On this page, we explain the preprocessing filters and the similarity value in more detail. For how to apply them, please refer to the first issue in ⇢ Advanced image-based testing.
In this chapter
Downsizing means reducing the scale of an image. With vector graphics, this causes no loss of quality. However, with raster graphics (such as screenshots), downsizing means reducing the number of pixels. Therefore, quality is lost.
The downsizing filter’s purpose is to reduce an image in size while retaining its unique characteristics. This way, superficial differences are less likely to cause a test failure and test execution is sped up because fewer pixels need to be searched and compared.
The same image in three different scales (www.wikipedia.com)
Edge detection is an image processing technique for finding the boundaries of objects within images. It works by detecting discontinuities in brightness.
The Edges filter reduces the amount of information in an image, which makes for faster test execution. It also makes image recognition more robust in terms of changes in color and brightness.
Example image without and with Edges filter (www.wikipedia.com)
The EdgesSobel filter creates an image emphasizing edges. It’s similar to the Edges filter and also makes image recognition more robust against against changes in color, brightness, and complexity.
Example image without and with EdgesSobel filter (www.wikipedia.com)
The Grayscale filter reduces color and brightness information to 256 shades of gray, varying from black at the weakest intensity to white at the strongest. Grayscaling makes image recognition more robust in terms of changes in color.
Thresholding is the simplest method of image segmentation. The simplest thresholding methods replace each pixel in an image with a black pixel if the image intensity is less than some fixed constant, or a white pixel if the image intensity is greater than that constant. From a grayscale image, thresholding can be used to create binary images. In the example image on the right below, this results in the dark tree becoming almost completely black, and the white snow becoming almost completely white.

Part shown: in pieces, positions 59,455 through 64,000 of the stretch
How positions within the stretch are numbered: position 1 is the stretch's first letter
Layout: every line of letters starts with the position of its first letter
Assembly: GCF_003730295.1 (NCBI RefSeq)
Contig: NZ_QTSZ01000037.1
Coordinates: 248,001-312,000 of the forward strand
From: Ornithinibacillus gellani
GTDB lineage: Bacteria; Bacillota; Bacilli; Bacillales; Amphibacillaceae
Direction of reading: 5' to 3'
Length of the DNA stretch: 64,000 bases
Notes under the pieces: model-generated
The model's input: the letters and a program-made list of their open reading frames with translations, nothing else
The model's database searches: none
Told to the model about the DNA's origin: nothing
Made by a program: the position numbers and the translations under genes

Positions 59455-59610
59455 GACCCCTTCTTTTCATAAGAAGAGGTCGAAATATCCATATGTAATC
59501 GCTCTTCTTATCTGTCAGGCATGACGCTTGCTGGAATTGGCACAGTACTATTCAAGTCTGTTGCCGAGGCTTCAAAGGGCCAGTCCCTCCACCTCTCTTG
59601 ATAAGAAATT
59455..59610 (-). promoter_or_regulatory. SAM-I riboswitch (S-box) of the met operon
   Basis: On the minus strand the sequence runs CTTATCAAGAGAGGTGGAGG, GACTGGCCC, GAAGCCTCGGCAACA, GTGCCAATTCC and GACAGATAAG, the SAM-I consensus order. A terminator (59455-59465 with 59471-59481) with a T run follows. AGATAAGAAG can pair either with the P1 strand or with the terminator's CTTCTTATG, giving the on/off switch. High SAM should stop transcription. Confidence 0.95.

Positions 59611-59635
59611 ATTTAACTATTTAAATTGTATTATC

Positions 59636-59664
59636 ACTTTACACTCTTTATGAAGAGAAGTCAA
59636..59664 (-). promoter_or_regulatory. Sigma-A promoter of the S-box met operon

The Threshold filter makes image recognition more robust against changes in color, detail, and brightness.
Example image without and with filter (www.wikipedia.com)
The similarity property controls how similar the comparison and the actual image need to be for Ranorex Studio to consider them a match. It can be adjusted from 0.0 to 1.0. This corresponds to 0 % similarity (completely different images) and 100 % similarity (identical images). It may be tempting to use values like 0.8 or 0.9 to ensure the image is found even if some superficial changes occur. However, these values are only seemingly high. In reality, they are actually very low already.
At 0.9 similarity, Ranorex Studio would consider an entirely white 100-pixel picture identical to a picture with 90 white and 10 black pixels. That’s quite a difference already. When you start comparing images in the magnitude of several thousand pixels, this becomes even more of an issue.
Similarity example #1
Consider the icons of Edge and Internet Explorer in the image below. They each have around 2000 pixels and are markedly different from each other. A 0.9 value would not catch these differences. It would consider them a match. In fact, you would need a minimum value of 0.95 for them to be treated as different.
Program icons of Edge and Internet explorer
For this reason, we recommend you always use as high a similarity value as possible. If 1.0 doesn’t work, 0.9999, 0.99, or 0,98 should normally be enough. You should rarely go below 0.95, as this will ignore significant differences. To ensure your images are found at these high values, make sure to use uncompressed image formats, such as .png and .bmp. The artifacts created during compression make formats like .jpg unsuitable.
For large pictures in the order of several thousand pixels and more, we also recommend you turn off similarity reporting, as it can take a very long time to compute even on fast machines.
Similarity example #2
Similarity defines (as a percentage) how similar the compared images need to be in order to pass the check. The color differences for each pixel are calculated and the mean squared differences are summed up.
- Imagine that we compare 10×10 pixel color images
- If all pixels have the same color except for one pixel being white (RGB 255,255,255) in picture A and black (RGB 0,0,0) in picture B, then the similarity is 99%
- If all pixels have the same color except for one pixel being black in pic A and one being gray (RGB 128,128,128, i.e. 50% color difference) in pic B, then the similarity is 99,75%
(because of the squared error)
- Simply speaking, a similarity of 99% is already a quite low similarity if you compare large images and want to find small differences.